Wednesday, April 28, 2010
Tuesday, April 27, 2010
Monday, April 26, 2010
I was excited about the idea of someday having an iPad portfolio but as Zack Seckler points out in this video about his there are some limitations, specifically the size of a print portfolio compared to large photo prints. Still a cool idea to show video, etc...
Posted by Matthew Sandager at 5:32 PM
The advent of the digital camera and the ever shrinking publishing world do not make for a great career in photography as explained in this New York Times article from last month.
Posted by Matthew Sandager at 10:58 AM
Sunday, April 25, 2010
Friday, April 23, 2010
Sunday, April 18, 2010
Thursday, April 15, 2010
Tuesday, April 13, 2010
Monday, April 12, 2010
Just as I was getting so excited for the new season of The Deadliest Catch to start tomorrow, I was stunned to learn about the death this past february of Captain Phil Harris. He was always an amazing character to watch on the show and I am saddened to learn that he is gone, may he rest in peace.
Posted by Matthew Sandager at 11:46 PM
Thursday, April 8, 2010
Wednesday, April 7, 2010
James Welling's Glass House show at David Zwirner consists of beautiful photographs he shot with a digital camera over a period of 3 years at Philip Johnson's Connecticut landmark. The colors are surprising and excite the effect of looking through a transparent structure. His lo-fi ability to change the color physically in his photographs heightens the effects we normally assume would be manufactured digitally.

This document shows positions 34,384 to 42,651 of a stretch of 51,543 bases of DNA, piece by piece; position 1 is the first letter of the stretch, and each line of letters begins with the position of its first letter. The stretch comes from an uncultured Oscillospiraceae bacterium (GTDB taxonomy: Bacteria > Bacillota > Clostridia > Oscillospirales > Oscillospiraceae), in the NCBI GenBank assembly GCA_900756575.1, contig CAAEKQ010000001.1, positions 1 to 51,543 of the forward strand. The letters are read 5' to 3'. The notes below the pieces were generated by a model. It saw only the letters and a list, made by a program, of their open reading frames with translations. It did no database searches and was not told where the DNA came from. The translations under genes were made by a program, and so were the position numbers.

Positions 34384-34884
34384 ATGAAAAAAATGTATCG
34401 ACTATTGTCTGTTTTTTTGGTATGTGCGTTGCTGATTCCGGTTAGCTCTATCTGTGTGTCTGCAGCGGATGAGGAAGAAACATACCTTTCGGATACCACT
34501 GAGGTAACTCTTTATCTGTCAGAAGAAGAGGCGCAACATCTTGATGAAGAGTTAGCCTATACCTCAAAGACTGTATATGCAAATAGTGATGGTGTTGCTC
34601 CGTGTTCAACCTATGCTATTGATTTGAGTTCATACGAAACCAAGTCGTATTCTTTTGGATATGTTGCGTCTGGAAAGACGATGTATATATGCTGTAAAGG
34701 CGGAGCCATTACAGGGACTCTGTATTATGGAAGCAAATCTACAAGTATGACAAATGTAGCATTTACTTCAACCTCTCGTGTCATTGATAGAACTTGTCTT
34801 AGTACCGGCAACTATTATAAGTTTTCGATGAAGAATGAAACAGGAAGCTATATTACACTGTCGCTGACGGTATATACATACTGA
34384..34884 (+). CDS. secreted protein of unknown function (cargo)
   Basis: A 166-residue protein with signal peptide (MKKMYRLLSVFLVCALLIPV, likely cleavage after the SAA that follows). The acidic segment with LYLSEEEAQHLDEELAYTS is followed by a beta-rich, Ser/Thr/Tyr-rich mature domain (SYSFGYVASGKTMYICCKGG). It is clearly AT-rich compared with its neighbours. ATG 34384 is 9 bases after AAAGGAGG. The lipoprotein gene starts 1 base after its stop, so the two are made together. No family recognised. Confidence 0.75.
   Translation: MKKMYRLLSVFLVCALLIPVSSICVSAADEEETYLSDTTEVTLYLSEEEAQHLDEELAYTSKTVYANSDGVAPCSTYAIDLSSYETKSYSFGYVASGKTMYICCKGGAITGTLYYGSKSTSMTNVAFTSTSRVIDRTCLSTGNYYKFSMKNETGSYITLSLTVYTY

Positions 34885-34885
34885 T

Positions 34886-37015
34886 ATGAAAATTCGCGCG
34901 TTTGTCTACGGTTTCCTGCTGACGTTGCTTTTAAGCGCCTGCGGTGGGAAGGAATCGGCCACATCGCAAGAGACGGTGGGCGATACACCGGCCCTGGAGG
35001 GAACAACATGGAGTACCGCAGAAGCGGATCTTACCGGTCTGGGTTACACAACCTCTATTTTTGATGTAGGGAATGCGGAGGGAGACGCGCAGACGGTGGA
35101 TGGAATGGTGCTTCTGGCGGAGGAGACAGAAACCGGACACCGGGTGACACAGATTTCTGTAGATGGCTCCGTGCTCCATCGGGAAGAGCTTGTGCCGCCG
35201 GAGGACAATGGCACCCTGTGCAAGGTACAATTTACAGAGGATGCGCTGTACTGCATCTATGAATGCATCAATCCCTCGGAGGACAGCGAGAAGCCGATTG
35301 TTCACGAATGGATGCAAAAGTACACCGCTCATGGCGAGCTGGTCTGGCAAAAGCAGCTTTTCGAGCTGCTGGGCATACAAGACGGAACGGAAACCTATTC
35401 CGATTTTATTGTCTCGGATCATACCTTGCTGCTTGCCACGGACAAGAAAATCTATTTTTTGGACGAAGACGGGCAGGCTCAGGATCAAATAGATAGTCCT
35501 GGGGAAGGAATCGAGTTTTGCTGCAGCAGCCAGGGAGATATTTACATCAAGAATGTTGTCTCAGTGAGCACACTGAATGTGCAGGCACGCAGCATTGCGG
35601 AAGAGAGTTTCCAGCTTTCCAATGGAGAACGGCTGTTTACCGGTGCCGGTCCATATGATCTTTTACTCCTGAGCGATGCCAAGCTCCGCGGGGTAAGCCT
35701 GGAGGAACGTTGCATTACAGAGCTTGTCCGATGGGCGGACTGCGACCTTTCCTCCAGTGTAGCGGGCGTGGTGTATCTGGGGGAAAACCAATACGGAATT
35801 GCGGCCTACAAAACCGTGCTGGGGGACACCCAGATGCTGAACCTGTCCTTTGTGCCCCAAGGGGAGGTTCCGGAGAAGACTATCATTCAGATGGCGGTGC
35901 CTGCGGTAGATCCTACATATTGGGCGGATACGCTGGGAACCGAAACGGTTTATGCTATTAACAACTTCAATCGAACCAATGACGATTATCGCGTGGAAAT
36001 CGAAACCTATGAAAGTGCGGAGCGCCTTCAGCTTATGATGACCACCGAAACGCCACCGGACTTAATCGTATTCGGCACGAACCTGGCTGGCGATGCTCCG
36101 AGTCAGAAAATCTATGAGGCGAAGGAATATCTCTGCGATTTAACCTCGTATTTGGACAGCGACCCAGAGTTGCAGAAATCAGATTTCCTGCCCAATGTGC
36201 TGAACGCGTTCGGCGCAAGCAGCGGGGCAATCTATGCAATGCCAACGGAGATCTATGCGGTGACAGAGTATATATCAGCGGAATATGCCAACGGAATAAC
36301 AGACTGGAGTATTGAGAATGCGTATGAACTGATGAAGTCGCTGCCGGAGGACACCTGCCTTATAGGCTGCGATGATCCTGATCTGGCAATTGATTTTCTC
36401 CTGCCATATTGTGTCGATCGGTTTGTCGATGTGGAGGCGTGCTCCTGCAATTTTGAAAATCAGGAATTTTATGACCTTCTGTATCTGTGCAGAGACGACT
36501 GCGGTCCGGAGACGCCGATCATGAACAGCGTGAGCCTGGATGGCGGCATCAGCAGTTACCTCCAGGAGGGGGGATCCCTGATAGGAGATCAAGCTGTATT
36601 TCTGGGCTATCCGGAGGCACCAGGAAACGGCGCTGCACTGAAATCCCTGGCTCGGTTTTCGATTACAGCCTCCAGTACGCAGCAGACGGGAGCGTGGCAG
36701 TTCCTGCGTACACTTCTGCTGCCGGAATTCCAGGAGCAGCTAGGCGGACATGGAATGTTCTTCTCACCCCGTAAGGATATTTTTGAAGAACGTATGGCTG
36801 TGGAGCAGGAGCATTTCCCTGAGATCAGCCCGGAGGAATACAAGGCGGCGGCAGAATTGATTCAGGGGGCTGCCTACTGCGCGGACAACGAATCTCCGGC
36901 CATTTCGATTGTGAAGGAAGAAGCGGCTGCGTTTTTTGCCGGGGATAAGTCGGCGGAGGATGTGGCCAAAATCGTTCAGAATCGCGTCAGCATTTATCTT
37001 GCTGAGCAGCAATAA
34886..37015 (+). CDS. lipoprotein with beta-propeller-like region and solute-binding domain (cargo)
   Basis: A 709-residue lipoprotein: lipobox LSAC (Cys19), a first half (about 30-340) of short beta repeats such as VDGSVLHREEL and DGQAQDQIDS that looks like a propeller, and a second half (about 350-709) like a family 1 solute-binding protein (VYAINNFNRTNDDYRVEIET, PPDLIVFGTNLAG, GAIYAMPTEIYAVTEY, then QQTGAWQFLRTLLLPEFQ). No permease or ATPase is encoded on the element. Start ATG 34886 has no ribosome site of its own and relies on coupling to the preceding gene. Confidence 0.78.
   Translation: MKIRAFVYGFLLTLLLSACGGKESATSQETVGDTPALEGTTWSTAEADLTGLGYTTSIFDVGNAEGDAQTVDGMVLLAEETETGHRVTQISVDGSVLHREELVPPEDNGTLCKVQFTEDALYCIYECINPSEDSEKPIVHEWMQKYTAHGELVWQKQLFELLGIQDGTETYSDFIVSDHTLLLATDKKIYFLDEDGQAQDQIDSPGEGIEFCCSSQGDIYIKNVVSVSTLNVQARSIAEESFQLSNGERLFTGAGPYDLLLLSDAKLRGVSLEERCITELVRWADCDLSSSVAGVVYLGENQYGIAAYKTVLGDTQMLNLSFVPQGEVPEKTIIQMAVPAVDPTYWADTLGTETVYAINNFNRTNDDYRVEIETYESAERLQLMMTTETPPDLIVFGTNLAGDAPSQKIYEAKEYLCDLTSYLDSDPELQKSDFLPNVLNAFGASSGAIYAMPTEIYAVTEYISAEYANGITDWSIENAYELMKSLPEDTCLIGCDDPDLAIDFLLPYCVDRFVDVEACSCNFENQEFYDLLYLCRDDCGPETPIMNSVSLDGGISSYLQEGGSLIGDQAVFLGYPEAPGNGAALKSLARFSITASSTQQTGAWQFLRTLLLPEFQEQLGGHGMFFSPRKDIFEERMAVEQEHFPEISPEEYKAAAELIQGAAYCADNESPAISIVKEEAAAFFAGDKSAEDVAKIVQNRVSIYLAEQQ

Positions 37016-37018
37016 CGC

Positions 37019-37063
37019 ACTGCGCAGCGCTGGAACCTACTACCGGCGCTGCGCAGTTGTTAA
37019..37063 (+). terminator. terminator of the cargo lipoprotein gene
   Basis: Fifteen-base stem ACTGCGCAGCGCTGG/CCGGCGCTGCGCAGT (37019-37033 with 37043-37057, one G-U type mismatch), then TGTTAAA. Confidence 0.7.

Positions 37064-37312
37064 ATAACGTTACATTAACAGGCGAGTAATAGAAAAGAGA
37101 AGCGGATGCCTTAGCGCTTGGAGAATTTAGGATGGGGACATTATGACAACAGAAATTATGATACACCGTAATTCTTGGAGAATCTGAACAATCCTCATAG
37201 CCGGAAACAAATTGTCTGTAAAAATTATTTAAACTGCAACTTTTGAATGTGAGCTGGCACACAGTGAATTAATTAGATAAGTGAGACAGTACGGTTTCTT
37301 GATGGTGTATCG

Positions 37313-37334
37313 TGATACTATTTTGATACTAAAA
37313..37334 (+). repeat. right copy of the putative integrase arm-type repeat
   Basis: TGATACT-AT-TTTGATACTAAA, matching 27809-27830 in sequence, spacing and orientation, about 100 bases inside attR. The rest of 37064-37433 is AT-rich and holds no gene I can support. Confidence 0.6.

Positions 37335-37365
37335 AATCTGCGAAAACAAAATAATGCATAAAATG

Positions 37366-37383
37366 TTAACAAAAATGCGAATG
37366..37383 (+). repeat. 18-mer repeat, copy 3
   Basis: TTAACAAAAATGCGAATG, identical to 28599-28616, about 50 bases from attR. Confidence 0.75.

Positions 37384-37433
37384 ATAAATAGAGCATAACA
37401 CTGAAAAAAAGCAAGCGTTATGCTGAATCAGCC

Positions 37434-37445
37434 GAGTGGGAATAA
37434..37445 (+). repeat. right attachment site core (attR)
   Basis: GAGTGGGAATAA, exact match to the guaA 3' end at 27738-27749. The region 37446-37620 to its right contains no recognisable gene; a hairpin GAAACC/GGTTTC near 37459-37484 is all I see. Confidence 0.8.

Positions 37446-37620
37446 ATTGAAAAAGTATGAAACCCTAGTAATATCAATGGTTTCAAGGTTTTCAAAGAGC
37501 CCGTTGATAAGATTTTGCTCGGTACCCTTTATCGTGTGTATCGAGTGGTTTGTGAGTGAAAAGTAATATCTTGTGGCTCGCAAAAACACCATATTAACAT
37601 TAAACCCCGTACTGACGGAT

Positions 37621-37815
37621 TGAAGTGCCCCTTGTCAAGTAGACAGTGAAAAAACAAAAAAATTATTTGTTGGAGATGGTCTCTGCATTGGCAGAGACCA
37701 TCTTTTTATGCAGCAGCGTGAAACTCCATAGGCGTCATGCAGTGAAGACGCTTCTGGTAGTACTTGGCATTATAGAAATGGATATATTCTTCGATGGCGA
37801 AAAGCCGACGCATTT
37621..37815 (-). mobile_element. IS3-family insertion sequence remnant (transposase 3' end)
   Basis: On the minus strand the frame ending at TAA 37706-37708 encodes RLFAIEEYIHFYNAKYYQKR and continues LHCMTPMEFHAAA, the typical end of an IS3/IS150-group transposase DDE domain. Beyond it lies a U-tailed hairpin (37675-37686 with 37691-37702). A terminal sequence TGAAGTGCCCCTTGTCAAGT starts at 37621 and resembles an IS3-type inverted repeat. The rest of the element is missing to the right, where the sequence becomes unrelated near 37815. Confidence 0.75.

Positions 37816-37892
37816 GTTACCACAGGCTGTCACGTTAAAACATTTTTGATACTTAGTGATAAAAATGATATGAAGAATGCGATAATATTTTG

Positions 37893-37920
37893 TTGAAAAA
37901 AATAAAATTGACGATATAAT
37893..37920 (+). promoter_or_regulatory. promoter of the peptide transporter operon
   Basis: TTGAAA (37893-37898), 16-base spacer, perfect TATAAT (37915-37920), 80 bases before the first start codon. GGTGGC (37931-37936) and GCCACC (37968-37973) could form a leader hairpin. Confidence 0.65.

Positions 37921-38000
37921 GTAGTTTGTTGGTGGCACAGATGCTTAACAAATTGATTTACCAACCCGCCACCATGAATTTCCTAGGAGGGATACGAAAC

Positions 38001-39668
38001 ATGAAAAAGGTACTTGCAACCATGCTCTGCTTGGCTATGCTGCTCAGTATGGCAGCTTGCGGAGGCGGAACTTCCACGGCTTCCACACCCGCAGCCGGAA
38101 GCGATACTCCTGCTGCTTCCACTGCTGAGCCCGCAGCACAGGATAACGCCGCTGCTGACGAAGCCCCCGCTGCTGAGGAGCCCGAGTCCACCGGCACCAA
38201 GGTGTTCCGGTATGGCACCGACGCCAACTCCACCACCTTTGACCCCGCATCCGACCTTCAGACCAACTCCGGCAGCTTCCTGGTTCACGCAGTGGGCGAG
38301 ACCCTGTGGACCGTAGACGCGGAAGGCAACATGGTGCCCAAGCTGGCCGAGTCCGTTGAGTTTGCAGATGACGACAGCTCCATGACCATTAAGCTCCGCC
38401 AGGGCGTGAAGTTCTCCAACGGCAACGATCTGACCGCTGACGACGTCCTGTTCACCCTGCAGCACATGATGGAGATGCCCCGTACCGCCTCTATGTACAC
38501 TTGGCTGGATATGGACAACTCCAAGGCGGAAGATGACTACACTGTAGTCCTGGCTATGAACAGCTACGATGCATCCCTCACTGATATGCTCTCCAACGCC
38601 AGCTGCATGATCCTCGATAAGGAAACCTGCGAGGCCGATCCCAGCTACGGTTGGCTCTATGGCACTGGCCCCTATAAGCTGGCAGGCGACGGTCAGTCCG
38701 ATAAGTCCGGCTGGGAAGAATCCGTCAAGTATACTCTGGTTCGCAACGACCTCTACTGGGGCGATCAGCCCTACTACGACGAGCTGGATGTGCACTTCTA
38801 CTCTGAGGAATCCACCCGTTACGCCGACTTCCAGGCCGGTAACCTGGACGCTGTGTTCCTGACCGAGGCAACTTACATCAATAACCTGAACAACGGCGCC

"To achieve his luminous effects, the artist placed a variety of colored filters between lens and subject to introduce intense fields of color, transforming the image at the moment of exposure. In this new body of large-scale inkjet prints, Welling continues to explore his longtime interest in color phenomena and trichromatic (RGB) vision, the process by which our eyes and brain work together to perceive the visible spectrum. Welling first examined these ideas in 2005 with his Hexachromes, images of succulents photographed through colored filters. Begun at the same time as these works, the Glass House images were produced using many of the same filter combinations and layering effects."
Posted by Matthew Sandager at 3:09 PM
Tuesday, April 6, 2010
Monday, April 5, 2010
Sunday, April 4, 2010
The William Kentridge: Five Themes show at MoMA is amazing. There are so many rooms of his films and videos that one could stay for hours. I first saw his work in 2005 in the Italian Pavillion at the Venice Biennale. His use of stop action animated drawings combined with live action is unlike anything else. Below is an excerpt of his Journey to the Moon.
Posted by Matthew Sandager at 2:09 PM